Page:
Many College of Natural Sciences graduate students and postdocs travel far afield to find answers to thorny research problems.
Marine science Ph.D. students Christina Bonsell and Arley Muth study kelp beds off the Arctic coast of Alaska to understand how these ecosystems are changing as the ocean warms, sea ice is lost, and discharge from rivers increases.
Sofia Rodriguez traveled to the nearly impenetrable Darién Gap in Panama to study whether a deadly fungus endangered túngara frogs there. Amanda Perofsky spent the summer in Kirindy Mitea National Park in Madagascar determining the link between social interactions and bacteria transmission in lemurs. Both are graduate students in the Ecology, Evolution and Behavior Program.
Decoding an Empire
Statistics and data sciences graduate students Anastasiya Travina and Tianjian Zhou analyze data from museums in the Americas and Europe to decipher communications in khipu, knotted textiles that Incas used to communicate complex information. The researchers work to understand khipu records on accounting, labor distribution, astronomy and more, partnering with experts in Peru, Ecuador, Chile, Germany, Austria, the U.K., France, and the U.S.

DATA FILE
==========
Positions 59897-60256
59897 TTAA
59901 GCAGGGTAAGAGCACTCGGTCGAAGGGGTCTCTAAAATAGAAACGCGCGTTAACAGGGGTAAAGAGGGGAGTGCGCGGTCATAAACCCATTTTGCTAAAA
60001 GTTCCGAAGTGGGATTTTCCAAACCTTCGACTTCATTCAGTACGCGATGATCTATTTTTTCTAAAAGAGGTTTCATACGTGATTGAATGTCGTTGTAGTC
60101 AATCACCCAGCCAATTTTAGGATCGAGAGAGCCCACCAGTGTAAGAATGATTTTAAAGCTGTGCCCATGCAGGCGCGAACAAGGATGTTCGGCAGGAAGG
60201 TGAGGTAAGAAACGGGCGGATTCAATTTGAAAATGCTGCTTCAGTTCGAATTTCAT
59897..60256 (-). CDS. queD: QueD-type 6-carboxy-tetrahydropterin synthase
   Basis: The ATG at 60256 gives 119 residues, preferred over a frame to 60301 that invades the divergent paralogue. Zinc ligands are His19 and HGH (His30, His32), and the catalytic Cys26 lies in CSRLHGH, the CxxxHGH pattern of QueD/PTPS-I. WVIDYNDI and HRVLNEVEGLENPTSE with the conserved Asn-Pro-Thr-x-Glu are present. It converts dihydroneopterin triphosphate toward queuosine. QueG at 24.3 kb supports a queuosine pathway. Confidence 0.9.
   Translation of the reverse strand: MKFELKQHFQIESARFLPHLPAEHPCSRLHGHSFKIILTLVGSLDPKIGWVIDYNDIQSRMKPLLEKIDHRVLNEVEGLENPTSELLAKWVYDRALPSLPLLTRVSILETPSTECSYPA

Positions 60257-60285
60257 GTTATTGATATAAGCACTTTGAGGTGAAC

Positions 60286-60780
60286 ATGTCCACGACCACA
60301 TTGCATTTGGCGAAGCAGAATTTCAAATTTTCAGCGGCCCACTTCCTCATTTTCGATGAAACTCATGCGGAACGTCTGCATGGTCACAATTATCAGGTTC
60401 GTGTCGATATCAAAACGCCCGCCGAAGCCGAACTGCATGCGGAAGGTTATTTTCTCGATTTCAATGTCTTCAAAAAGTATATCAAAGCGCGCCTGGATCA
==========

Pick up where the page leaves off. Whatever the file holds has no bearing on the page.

Hunting for Particles
Physics graduate student Avik Roy and postdoc Nikiforos Nikiforou journeyed to the Large Hadron Collider in Geneva, Switzerland, searching for vector-like quarks, new particles whose discovery would challenge fundamental theories of the subatomic world.
Computer science graduate students Katie Genter, Josiah Hannah and Josh Kelle traveled to RoboCup 2016 in Leipzig, Germany, where they won the world championship in the 3-D simulation league. They also took first place in Beijing, China, at the World Robot Contest match.
Matt Ashworth, a postdoctoral researcher in integrative biology, traveled to Saudi Arabia, diving in coral reefs there and cataloguing marine microalgae to help track habitat degradation and pollution across the Red Sea. Marie Strader, a graduate student in the department, travels to Townsend, Australia annually to study reef-building coral larvae.
For more behind the scenes with our globetrotting young scientists, visit txsci.net/researchtravels